It’s likely you’re helping fund coal mining through your super
Your super could be helping to support fossil fuel, coal mining or tobacco industries.
According to the Responsible Investment Association of Australasia, 9 in 10 Australians expect their super to be invested ethically. However, there's a high chance that your super is helping fund coal mining and fossil fuel manufacturing along with tobacco, weapon production and gambling. So while you might be passionate about issues like climate change, your hard-earned dollars might actually be giving mining companies the money they need to keep digging up coal.
Finder recently spoke with head of ethics research at Australian Ethical Super Stuart Palmer about the fund's latest consumer education campaign to encourage consumers to find out what they're invested in through their super, and to push for further transparency around how super funds invest their members' money.
Transparency issues in the super sector
There's been a lot of noise over the past 12 months around the need for superannuation funds to be more transparent with their members. However, this noise has largely been concerning the fees charged to members, and the need to make these fees more clear and also consistently represented across different funds to help users compare. Australian Ethical wants the same level of transparency applied to how super funds invest their members' money.
"People just have an expectation that their super fund wouldn't be invested in gambling or tobacco or coal, but that's often not the case. So this is why the transparency and the public awareness of choice is so important," said Palmer.
Currently, there are general requirements in place that super funds must provide relevant information to investors. But Palmer says this legislation is too vague, as there's no way to argue what is and isn't relevant to members in terms of exactly where the fund is investing.
"This information (where funds invest members' money) is either not there at all, or it's not very accessible and often not presented in a form that's digestible for the consumers. We think it's a pretty basic and reasonable expectation that someone would have to know what companies their money is being invested in, what the investment approach of the fund is, why they do invest in certain areas and why they exclude others," said Palmer.
Increasing consumer demand for ethical investments
Palmer said consumers, particularly younger consumers, are becoming more and more interested in making sure their money is invested in a way that aligns with their personal values. He also said that consumers are becoming increasingly aware of the impact these large funds have on the wider economy, and which industries will thrive.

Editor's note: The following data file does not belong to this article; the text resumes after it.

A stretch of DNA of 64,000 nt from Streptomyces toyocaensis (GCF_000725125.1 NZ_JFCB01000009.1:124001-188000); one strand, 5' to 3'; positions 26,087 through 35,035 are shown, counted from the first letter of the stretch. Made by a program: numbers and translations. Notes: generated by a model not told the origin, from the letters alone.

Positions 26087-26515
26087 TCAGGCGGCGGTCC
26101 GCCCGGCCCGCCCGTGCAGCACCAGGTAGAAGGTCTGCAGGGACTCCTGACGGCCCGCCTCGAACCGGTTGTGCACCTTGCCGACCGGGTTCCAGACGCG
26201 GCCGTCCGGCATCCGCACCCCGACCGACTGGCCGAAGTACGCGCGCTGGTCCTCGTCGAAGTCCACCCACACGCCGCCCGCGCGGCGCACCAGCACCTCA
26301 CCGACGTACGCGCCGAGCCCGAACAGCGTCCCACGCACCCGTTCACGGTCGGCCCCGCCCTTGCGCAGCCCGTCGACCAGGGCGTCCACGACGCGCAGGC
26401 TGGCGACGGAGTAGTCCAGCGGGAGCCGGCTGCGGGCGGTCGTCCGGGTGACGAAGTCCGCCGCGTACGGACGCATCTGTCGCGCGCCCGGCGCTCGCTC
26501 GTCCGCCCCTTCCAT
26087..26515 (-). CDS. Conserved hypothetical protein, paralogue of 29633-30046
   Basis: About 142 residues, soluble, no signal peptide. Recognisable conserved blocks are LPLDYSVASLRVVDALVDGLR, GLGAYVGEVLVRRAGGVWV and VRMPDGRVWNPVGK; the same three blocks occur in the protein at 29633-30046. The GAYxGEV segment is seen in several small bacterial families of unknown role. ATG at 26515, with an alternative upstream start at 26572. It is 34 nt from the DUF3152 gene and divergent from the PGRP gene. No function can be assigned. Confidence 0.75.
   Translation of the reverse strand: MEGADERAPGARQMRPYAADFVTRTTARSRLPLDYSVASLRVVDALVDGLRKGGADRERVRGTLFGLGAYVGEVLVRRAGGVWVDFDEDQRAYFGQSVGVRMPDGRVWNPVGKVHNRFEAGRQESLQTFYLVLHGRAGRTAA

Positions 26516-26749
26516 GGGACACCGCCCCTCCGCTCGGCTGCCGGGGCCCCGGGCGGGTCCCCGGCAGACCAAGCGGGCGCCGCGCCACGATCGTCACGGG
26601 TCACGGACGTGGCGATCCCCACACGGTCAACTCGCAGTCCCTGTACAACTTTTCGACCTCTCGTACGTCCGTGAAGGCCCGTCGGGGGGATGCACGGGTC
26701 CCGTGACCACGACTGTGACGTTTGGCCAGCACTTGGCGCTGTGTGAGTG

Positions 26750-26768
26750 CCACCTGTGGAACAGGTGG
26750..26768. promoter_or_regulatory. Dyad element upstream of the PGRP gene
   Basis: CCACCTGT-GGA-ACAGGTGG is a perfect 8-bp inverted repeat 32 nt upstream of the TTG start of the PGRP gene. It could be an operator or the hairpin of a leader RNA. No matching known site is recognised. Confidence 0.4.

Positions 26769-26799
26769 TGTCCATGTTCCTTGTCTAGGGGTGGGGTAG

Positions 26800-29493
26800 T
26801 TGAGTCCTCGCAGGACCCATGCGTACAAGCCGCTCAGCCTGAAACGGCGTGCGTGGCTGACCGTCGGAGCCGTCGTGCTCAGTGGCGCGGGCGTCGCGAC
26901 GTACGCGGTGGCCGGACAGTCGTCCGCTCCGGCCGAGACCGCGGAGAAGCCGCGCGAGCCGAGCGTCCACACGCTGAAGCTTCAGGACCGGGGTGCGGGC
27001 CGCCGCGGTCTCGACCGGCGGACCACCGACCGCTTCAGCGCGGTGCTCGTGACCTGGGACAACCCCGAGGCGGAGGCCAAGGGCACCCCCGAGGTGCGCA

"People are now becoming aware that they can make choices which effect where their money goes, and that they don't need to trade off performance for responsible investment. I think investors are increasingly recognising that super funds aren't just passive actors in the economy and society, that the choices they make actually help to shape which sectors are going to grow, such as renewable energy and energy efficiency, and which ones are going to contract, because they need to contract to limit climate change," he said.
Australian Ethical Super saw its member base grow by 34% from 2016 to 2017 alone, and has been Australia's fastest-growing super fund the last five years in a row. Palmer says consumers respond well to how transparent the fund is with their investments, as well as their consistent communication with members.
"When you hit our page you'll see a link to our ethical charter which sets a high-level approach to the companies that we invest in and what our position is on fossil fuels, on investing in the agriculture sector, on health care, tobacco, gambling, pornography and all the different sectors that we have to look at in managing our portfolio in an ethical way. Setting out why we invest in them or why we don't," he said.
"I guess this is unusual for the super space, but we have a really active conversation with a lot of our members through emails, phone, social media and our Facebook page which has more than 120,000 followers, which in the super space is a very large number!"
Consumers urged to ask their fund where their money is going
As part of Australian Ethical's latest campaign they're encouraging consumers to do a bit of digging and find out where their super is invested. "Go to their website, look at the annual statements that you're receiving and if the information is not there ask them, email them, or call them up," said Palmer.
"The Responsible Investment Association of Australasia has a website called Responsible Returns, which includes information about a lot of different responsible funds. It includes some general information about what they exclude and what they don't exclude, so that can be a useful resource."
Palmer reminds consumers that your superannuation is likely to be your largest asset, so it's important that it's invested in a way that supports your personal values and goals. "Make sure you have the information to make that really important choice, because for many people it'll be the most money that they have in any one place at any time in their lives. So we all ought to be making sure that we're comfortable with the choice we've made around that," he said.
- Planning a tax-deductible super contribution? Don’t forget this step
- Top superannuation funds named for 2021: Is yours one of them?
- How to turn your $1,080 tax cut into $70,000+
- Earn under $450 a month? This superannuation change will impact you
- Budget 2021 superannuation increase: How much extra will you get?